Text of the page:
Still Sept. 21st we boarded the bus for Piraeus, which, note, uses every vowel but O. Piraeus is the port of Athens and has been so throughout history. Athens is built defensively on hilltops rather than right on the sea; but with its splendid navy and trade network, the city-state had to have an outlet. In fact in Classical Athens, the entire cities of Athens and Piraeus and the road in between were walled, lest an enemy cut Athens off from supplies. The word “Piraeus” simply means “port”.
Nowadays, there is scarce a break in urbanity between Piraeus and Athens, and there is an Ikea about midway. Coming as we were from Eleusis, however, we crossed a sizeable mountain topped by what looked like several miles of an abandoned military base complete with watchtowers. Although there could well have been activity going on below the crest of the mountain that we could not see.
We debussed right at the main port amid incredible confusion, with the cruise ships and ferries disembarking 100s of people with their luggage, dogs, cars, children etc. Walking along the port fence, Ron spotted the right bus we needed and we hot-footed it [well, he did. My feet may be hot but are no longer swift. But the driver waited for me.]
The museum in Piraeus is small and nondescript on the outside, but is a treasure trove on the inside! Utterly stunning, in fact. But, alas, no guide book.
On the entry floor is a large room containing a monumental tomb thought to be inspired by the original world-wonder Mausoleum in Turkey. Specifically both are a wedding cake assemblages with layer upon layer covered with statuary and embellishments. The Mausoleum was huge; this one modest, with a marvelous frieze of Amazon women fighting a bunch of naked guys [about ½ life size].
But upstairs!! We bounced from one wonder to another:
· An actual bronze trireme ram and stone ship’s eye. The ram was mounted to the ship's bow at water level to crash into other ships. The eye helped the ship to see where it was going. Many small boats in the Mediterranean still have painted eyes.
· A bronze 4th century Apollo, about 8’, in the Archaic style with a sweet Jesus face
· 2 different 6’ bronze Artemis with her bow and arrows
· 2 bronze shields, probably votary offerings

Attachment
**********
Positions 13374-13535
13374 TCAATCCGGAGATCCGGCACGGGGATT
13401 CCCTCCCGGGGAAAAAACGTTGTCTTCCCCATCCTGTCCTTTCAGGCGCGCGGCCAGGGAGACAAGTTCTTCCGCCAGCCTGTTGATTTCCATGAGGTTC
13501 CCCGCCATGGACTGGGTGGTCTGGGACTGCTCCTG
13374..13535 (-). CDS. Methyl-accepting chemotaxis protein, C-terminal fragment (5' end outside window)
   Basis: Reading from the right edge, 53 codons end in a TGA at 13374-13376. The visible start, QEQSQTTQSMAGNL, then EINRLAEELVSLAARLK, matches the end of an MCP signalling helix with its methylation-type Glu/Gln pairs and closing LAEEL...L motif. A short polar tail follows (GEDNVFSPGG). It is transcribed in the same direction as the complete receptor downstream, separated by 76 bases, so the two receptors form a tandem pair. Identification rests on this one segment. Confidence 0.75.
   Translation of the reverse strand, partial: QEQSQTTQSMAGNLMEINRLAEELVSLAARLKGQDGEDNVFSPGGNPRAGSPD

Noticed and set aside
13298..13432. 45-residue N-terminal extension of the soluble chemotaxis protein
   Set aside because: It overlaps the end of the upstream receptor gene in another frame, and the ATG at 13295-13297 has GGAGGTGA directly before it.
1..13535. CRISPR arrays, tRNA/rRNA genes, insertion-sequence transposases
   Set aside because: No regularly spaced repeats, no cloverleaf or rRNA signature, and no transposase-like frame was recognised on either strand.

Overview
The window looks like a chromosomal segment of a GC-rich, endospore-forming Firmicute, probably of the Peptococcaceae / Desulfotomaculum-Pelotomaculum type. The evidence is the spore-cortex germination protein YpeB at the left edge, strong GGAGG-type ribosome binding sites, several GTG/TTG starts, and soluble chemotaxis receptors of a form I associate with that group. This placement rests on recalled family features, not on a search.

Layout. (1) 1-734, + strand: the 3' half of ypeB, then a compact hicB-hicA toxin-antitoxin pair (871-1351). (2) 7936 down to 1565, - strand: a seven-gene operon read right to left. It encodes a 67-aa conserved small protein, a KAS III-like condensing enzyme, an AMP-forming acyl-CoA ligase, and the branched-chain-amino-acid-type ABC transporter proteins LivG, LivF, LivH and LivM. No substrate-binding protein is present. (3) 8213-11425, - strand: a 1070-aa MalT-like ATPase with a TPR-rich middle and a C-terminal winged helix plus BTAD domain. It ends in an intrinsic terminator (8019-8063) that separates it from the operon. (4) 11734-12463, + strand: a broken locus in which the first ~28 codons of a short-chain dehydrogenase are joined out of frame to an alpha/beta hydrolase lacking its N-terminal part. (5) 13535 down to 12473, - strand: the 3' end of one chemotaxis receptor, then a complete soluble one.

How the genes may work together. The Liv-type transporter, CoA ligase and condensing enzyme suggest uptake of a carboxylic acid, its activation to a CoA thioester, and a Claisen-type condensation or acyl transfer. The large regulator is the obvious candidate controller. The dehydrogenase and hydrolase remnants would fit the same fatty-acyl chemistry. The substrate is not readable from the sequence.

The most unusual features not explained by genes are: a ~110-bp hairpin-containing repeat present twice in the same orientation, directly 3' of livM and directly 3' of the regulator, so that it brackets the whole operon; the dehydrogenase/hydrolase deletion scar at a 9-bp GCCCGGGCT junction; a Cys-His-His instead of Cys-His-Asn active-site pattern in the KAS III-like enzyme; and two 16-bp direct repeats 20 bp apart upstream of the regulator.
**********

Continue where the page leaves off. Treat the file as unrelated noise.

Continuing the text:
· A large Athena with her aegis and helmet
· A wood, yes wood, coffin [I didn’t write down the date, but it was really old]
· A case of tiny Minoan [16th century BC] votary offering figurines, and a series of arms and legs. These must have been tokens to the gods for healing.
· A room of burial goods
o Bronze fish hooks
o A funeral urn for cremains with the man’s sword bent around the top
o Bronze medical instruments [yikes]
o A wooden harp frame
- And my newest favorite statue style: a seated mother-goddess with a lap lion
- Outside the museum but on the grounds an array of anchor stones
- and a modest but ruined odeon [theater].
Then we went back and looked at all the bronze statues again. There is simply nothing in the world as fine as a well-made bronze statue. The details are meticulous and beautifully modelled. Bronze is a warmer medium than marble and, since it doesn’t wear down, the details are crisper. These bronzes are still in Piraeus because the shipwreck that contained them was lost off their waters. And apparently, local sites are increasingly allowed to keep local finds, whereas they used to be taken to Athens. But this is a double edged sword, as
· so few people bother to stay in Piraeus off the cruise ships
· and fewer make their way there on purpose as we did
There might have been 20 people in the whole museum and about that many staff.
Famished, we asked the museum folks where they might go to eat and they recommended a place right down the street. Walking there, we encountered the fattest beagle dog I have ever seen, making his way along the sidewalk.
The Tasty Corner [ΓΕΥΣΤΙΚΗ ΓΩΝΙΑ] is not on a corner, but is a wonderful gyro, fast-food place with lots of sidewalk tables with umbrellas. For €30 [about $30, which is a lot for lunch], we had huge portions of pork gyros with tomatoes, potatoes sliced very thin and crisply fried, ditto zucchini, followed by on-the-house pound cake soaked in honey syrup. As we were blissfully consuming, the fat dog showed up. Everyone knew Max by name and offered him his share, at each restaurant along the street; and by his girth, probably every restaurant in town. Replete, he lay down in the center of the sidewalk to sleep it off.
Taking half our gyro meat with us, we bussed back to Athens at a slow slog through traffic. In our hotel, we cleaned up and fell horizontal, watching a “Poirot” episode in English with Greek subtitles. Some day we’ll have to see who-done-it, as well fell asleep during the first 30 minutes.